Stiletto title
Stilettossz2 Emailcopy musicalnote ccosmeticbag Worndown talkcocktail QuestionMark globaltravel
Subscribe to news email
high heels hot mail hip
Browse archived postings
Follow Stiletto Wheels
pinteresticon greytwitter1
THINKING - August 2012

Tony Nicklinson died today, 22nd August 2012. I read that he has died of pneumonia and starvation just six days on from, and in shocking juxtaposition to, the denial of his right-to-die in a verdict that bounced the responsibility for making any decision on this back to Parliament.

A man of sound mind has felt compelled to starve himself to death in 21st century Britain and we say what? How dreadful for his family. RIP. He’s at peace at last. It’s for the greater good. We must protect the vulnerable. Or worse, that he was wrong to take his own life .. he made a weak choice? How judgemental, smug and complacent we are. I feel shame and I am sure others do too.

Was this man not also one of the 'vulnerable' we seek to protect? Vulnerable not in mind but completely so in body. Yet, we would watch him starve to death rather than ease his suffering whilst wringing our hands and arguing for the 'greater good'. This is barbaric, uncivilised and surely not our only choice. In 2009, I wrote the following on the denial of right-to-die legislation:

Even when couched in terms of being for the greater good, we are consequently forcing some individuals to die, in a manner that horrifies them, because of our assumed certainty to know what is best. We accept the suffering of the minority as being justified for the ‘greater good’ [but] isn't this unbelievably arrogant and lacking in both compassion and understanding?

... To prioritise an assumed greater good position as a basis to ignore minority views here is nefarious as, in reality, the issue will always be an abstract one for the greater number of us. Where is our humanity for those who suffer and our humility about our own righteousness?

Allowing a right to die, with appropriate assistance, to a very small number of people who are suffering greatly is not, and should not be seen as, a slippery slope to forced euthanasia for the elderly, sick or disabled. It does not mean we do not value life - all life...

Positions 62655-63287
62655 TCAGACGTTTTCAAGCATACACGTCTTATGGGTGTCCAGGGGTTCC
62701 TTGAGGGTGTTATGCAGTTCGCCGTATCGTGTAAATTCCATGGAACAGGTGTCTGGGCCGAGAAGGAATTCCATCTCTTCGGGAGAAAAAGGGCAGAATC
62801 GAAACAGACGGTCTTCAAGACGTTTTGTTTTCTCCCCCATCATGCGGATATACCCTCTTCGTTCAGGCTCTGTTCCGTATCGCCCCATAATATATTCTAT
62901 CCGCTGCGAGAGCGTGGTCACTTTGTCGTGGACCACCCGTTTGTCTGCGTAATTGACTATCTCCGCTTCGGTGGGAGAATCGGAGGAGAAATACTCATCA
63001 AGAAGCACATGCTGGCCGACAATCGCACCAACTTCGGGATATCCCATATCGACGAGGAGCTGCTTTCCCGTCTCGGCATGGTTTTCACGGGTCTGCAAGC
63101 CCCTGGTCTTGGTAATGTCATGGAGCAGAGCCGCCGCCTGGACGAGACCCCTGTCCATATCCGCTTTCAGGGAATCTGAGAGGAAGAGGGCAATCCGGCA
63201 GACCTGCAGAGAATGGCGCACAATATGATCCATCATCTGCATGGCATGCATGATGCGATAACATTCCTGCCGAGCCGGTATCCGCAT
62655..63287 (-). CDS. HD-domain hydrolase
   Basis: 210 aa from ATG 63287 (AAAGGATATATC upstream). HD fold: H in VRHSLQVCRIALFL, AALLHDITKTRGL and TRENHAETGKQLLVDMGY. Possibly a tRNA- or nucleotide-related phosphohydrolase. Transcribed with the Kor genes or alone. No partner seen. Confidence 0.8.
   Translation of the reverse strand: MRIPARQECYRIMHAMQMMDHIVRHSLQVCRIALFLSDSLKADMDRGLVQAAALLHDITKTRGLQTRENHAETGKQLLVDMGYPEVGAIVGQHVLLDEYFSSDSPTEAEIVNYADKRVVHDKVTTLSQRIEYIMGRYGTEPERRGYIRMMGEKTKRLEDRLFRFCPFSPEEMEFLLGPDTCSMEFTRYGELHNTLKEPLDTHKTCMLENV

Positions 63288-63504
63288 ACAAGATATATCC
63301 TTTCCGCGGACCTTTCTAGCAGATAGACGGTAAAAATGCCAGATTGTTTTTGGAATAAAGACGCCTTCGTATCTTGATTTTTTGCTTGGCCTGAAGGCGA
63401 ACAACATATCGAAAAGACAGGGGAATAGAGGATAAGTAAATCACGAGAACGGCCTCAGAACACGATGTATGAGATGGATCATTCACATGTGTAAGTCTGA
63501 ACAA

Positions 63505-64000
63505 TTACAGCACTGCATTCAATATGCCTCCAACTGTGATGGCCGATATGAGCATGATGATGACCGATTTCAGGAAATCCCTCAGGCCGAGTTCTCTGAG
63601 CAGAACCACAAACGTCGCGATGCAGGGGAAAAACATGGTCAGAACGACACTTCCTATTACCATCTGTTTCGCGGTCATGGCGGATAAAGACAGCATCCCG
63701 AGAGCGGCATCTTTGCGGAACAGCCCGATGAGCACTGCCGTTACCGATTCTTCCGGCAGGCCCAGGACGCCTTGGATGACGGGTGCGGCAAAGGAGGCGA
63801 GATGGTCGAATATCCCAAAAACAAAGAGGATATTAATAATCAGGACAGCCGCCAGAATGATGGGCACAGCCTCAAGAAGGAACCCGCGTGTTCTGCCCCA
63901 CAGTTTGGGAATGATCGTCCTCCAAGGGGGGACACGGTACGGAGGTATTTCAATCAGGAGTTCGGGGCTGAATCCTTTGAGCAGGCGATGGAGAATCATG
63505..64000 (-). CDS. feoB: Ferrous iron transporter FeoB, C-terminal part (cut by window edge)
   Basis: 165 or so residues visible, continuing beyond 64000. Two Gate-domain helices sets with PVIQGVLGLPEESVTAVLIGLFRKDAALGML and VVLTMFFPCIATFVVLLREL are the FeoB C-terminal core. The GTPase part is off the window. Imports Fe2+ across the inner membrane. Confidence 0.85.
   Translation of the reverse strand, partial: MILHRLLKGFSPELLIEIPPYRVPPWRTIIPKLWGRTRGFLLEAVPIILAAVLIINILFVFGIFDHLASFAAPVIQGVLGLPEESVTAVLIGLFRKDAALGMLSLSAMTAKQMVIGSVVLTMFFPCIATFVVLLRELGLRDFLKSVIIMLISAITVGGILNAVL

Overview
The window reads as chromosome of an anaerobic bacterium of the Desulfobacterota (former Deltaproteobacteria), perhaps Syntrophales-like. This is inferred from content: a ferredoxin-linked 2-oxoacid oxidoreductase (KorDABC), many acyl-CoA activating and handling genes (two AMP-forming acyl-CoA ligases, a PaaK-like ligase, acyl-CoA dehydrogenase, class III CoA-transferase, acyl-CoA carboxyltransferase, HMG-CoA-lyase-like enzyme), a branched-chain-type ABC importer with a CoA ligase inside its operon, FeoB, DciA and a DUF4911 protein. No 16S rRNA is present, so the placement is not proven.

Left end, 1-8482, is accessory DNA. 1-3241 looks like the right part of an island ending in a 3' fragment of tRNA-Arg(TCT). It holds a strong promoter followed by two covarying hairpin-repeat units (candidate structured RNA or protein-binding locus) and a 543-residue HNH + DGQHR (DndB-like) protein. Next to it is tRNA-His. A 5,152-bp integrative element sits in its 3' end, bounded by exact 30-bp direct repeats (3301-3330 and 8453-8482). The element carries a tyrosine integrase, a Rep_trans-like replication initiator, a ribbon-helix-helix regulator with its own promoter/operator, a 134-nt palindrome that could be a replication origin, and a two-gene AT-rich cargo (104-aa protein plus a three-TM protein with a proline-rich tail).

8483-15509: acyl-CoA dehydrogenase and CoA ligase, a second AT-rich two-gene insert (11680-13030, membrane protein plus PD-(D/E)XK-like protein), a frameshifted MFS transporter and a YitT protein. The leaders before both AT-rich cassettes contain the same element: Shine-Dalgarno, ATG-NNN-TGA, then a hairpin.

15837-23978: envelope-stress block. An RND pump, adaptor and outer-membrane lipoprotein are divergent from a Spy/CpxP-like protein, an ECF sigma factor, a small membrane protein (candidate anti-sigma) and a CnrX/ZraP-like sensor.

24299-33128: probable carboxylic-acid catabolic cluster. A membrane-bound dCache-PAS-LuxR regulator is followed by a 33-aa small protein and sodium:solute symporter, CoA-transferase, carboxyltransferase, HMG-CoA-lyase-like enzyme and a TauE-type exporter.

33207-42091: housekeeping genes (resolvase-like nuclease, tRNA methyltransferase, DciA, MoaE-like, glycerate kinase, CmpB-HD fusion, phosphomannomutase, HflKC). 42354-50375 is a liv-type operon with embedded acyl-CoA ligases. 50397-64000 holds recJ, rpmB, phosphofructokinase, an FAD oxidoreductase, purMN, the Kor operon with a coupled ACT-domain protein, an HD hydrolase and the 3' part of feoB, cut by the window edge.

I think the law on this should be changed to legislate against ill doing, malicious intent and hasty or ill-informed decision-making but beyond this - NO. If, in extreme circumstances, we choose to end our suffering and need assistance, is this not solely a matter for the individual, our loved ones and our doctors.

I stand by most of this but, in one crucial respect, I have changed my mind. I no longer believe that the right to die should be adopted on principle because I accept the argument that this, for many reasons, will make it difficult, if not impossible, to protect the lives of a wider body of vulnerable people than the few who, in extremis and of sound mind, wish to end their own. I would amend my final paragraph, from above, to read:

I think the law on this should be changed to allow an exemption, on a case by case basis, for the individual of sound mind, who is otherwise incapable, to appropriate responsibility from the state for their right to die at a time, in a place and by the method of their own choosing, subject to agreement by suitably qualified medical personnel.

On compassionate grounds, I will never be able to accept that those already living lives unimaginable to most of us should be forced to live and then die, in a manner abhorrent to them, to support the 'greater good' of those who live life under different circumstances.

Society does not trespass on the physical automony of the able-bodied individual in this way and it should not do so for those who are physically disabled either. Of sound mind, such individuals come to us not for judgement but facilitation and, in the face of each individual that we condemn to such suffering, we must surely question our law, our senses and our certitude with compassion.

It should not be beyond the wit and wherewithal of a civilised society and parliament to devise law which protects the majority and allows compassion on an individual basis. Compassion for the individual within the protection of a wider legal framework for society. Surely, this is what we all strive for. How many more people must we assign to an agonising death before we get it? Please let Tony Nicklinson be the last.

creative thinking
Click for archive emailicon Click for archive
Contact us
About us Media Unsubscribe Subscribe Links
STILETTOWHEELS.CO.UK ©2008-12 All rights reserved. Stilettowheels is strictly editorial. We accept no payment for views expressed.
We check facts at publication. Over time, businesses, websites, and products change so we cannot guarantee the accuracy of old content.
Editorial policy | Privacy policy | Terms and Conditions | Original artwork by Ian Mitchell
Home Stilettossz2 All New Emailcopy Arts musicalnote Health ccosmeticbag Lifestyle Worndown Socialising talkcocktail Thinking QuestionMark Travel globaltravel